What I’m reading this week:
What if You Just Hate to Cook Dinner? Virginia Heffernan, mother of two, poses the question “Why is food such a big part of raising children?” then proceeds to discuss the condescending language in family cookbooks, including mine. I have a fair amount I’d like to say about this essay, but for now, I’m going to do my mom proud and save it for the burn book I keep in the back of my sock drawer. I do feel the need, however, to address two things that I simply can not let pass. FIRST: The suggestion that I have ever implied, in my books or on this blog, that family dinner should fall entirely on moms. Wow. Where do I begin with this one? Maybe with the 100+ posts my husband has written for this blog, all of which address his day-to-day dinner-making for our daughters, from the post-soccer-practice scramble, to Friday-night Stromboli to his Pork Ragu recipe that people bring up with me over and over again, including, last month, someone sitting next to me on a plane who I had never met before. (People, it’s that good.) I guess I could also point to the “Family Dinner Boot Camp” series I did for Motherlode, the theme of which could be summarized as: “All in.” From the beginning, this blog has been about a return to the kitchen that involves everyone, including the kids who may or may not remember to set the table. If you find joy in making dinner, then you should make it yourself. If you need help from others, then you should include others. If others need help from you, then you should help. If you hate cooking, then dump a can of beans on toast (Andy’s post, btw), serve with some baby carrots and call it a day. There is no one way to do this – every family is different, every situation is different, and I try my best to recognize and respect that. SECOND: I believe deeply in the idea that nobody should be made to feel bad about the way he or she approaches family dinner — or whether they can pull it off at all. I do this blog because I enjoy cooking, and I enjoy helping people who want to make it happen. If my tone here ever makes anyone feel anxious or guilty or less-than, if I ever sound condescending, then I’m failing in what I’m trying to accomplish, and you guys need to let me know about it. I take this kind of criticism seriously, and I rely on you to keep me honest. Anyway, give it a read and let me know what you think.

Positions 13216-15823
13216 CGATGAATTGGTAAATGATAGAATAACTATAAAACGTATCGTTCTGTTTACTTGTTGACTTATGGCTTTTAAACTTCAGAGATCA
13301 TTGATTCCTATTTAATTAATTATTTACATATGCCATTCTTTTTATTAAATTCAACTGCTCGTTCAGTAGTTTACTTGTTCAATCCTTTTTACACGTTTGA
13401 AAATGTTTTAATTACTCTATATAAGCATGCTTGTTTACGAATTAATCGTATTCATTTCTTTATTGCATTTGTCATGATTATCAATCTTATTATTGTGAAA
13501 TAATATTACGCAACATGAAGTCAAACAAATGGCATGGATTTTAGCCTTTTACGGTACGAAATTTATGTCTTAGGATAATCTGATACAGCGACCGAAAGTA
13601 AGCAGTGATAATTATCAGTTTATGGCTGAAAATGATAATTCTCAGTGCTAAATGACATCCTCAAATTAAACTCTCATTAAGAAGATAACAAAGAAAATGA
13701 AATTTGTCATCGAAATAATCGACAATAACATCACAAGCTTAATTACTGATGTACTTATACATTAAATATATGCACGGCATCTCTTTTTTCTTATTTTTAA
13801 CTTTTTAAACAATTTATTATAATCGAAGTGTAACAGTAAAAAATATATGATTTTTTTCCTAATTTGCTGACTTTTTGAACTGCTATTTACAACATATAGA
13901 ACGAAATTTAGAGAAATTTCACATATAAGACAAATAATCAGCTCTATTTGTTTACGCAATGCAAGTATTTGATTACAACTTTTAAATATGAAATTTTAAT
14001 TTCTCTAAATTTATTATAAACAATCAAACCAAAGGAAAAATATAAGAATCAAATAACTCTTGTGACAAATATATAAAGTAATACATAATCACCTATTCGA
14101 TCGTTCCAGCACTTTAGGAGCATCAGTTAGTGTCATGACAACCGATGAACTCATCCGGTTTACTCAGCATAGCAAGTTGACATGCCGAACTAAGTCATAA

Onward! What else:
Abby, my almost 11-year-old, is absolutely tearing through this book right now.
100 Rules of Dinner Re-posting. Just cause.
Is there anything better than when Catherine Newman “thinks out loud?”
“Inside the Biggest Ever Hedge Fund Scandal” A profile of Steven A. Cohen that reads like a John Grisham novel.
Locals: Stone Barns Center still has a few slots open in their Little Cooks and Gardener’s Program. My girls did one of these a while ago and we’ve been dining out on the buttermilk ranch dressing they learned to make there ever since.
Masterchef Junior Season 2 The DVR is already set.
Grain Bowls: I could eat like this every day.
How do you raise kids who are The Opposite of Spoiled? I intend to find out.
Cooking Fast and Slow: A conversation between Mark Bittman and Mario Batali at the 92nd St Y this Sunday. Tickets are still available.
Another smart birthday party idea.
I’m a year late on this one, but these Fashion Icon Halloween costumes for kids cracked me up. (Anna Wintour!)
Lastly, I had the great pleasure of hearing Lena Dunham read from her new book Not That Kind of Girl in Boston last week. At the end, when she and Mary Karr, who was interviewing her, took questions from the audience, someone asked, “I’m a second grade teacher and was wondering if you had any advice for inspiring girls, and for teaching them to be confident.” I can’t remember the first part of her answer, but eventually Dunham emphasized the need for girls, and women, to have each other’s backs, and demanded we go home and google “Shine Theory.” I did what I was told. Please read it if you haven’t already. It’s a good reminder for everyone, not just second-grade girls.